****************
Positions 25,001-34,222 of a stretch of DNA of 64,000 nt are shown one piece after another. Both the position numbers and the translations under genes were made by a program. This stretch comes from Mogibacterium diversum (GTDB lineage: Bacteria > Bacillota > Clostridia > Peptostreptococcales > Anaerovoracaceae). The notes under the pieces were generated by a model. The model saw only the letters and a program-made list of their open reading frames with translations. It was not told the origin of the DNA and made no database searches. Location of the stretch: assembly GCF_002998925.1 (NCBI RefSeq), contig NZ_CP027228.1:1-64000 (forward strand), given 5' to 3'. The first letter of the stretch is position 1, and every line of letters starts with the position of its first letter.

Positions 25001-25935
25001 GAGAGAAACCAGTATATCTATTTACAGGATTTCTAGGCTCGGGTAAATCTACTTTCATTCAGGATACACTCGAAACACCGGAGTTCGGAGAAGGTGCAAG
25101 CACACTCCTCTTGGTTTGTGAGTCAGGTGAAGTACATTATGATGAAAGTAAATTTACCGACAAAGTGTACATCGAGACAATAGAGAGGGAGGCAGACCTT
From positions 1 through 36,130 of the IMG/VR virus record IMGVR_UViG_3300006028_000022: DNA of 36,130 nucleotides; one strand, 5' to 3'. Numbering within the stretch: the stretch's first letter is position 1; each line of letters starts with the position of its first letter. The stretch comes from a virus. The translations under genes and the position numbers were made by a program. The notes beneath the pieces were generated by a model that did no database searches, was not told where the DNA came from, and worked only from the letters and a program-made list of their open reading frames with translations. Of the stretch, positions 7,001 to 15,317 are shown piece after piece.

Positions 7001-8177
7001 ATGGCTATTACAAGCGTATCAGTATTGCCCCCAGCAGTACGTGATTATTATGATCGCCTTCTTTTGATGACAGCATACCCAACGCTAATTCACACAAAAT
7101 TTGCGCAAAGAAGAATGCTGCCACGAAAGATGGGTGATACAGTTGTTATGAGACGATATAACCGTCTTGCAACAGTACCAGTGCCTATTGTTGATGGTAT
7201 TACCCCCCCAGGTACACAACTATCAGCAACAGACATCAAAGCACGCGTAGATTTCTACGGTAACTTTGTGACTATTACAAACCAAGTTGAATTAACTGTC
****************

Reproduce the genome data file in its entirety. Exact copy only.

Positions 25,001-34,222 of a stretch of DNA of 64,000 nt are shown one piece after another. Both the position numbers and the translations under genes were made by a program. This stretch comes from Mogibacterium diversum (GTDB lineage: Bacteria > Bacillota > Clostridia > Peptostreptococcales > Anaerovoracaceae). The notes under the pieces were generated by a model. The model saw only the letters and a program-made list of their open reading frames with translations. It was not told the origin of the DNA and made no database searches. Location of the stretch: assembly GCF_002998925.1 (NCBI RefSeq), contig NZ_CP027228.1:1-64000 (forward strand), given 5' to 3'. The first letter of the stretch is position 1, and every line of letters starts with the position of its first letter.

Positions 25001-25935
25001 GAGAGAAACCAGTATATCTATTTACAGGATTTCTAGGCTCGGGTAAATCTACTTTCATTCAGGATACACTCGAAACACCGGAGTTCGGAGAAGGTGCAAG
25101 CACACTCCTCTTGGTTTGTGAGTCAGGTGAAGTACATTATGATGAAAGTAAATTTACCGACAAAGTGTACATCGAGACAATAGAGAGGGAGGCAGACCTT
From positions 1 through 36,130 of the IMG/VR virus record IMGVR_UViG_3300006028_000022: DNA of 36,130 nucleotides; one strand, 5' to 3'. Numbering within the stretch: the stretch's first letter is position 1; each line of letters starts with the position of its first letter. The stretch comes from a virus. The translations under genes and the position numbers were made by a program. The notes beneath the pieces were generated by a model that did no database searches, was not told where the DNA came from, and worked only from the letters and a program-made list of their open reading frames with translations. Of the stretch, positions 7,001 to 15,317 are shown piece after piece.

Positions 7001-8177
7001 ATGGCTATTACAAGCGTATCAGTATTGCCCCCAGCAGTACGTGATTATTATGATCGCCTTCTTTTGATGACAGCATACCCAACGCTAATTCACACAAAAT
7101 TTGCGCAAAGAAGAATGCTGCCACGAAAGATGGGTGATACAGTTGTTATGAGACGATATAACCGTCTTGCAACAGTACCAGTGCCTATTGTTGATGGTAT
7201 TACCCCCCCAGGTACACAACTATCAGCAACAGACATCAAAGCACGCGTAGATTTCTACGGTAACTTTGTGACTATTACAAACCAAGTTGAATTAACTGTC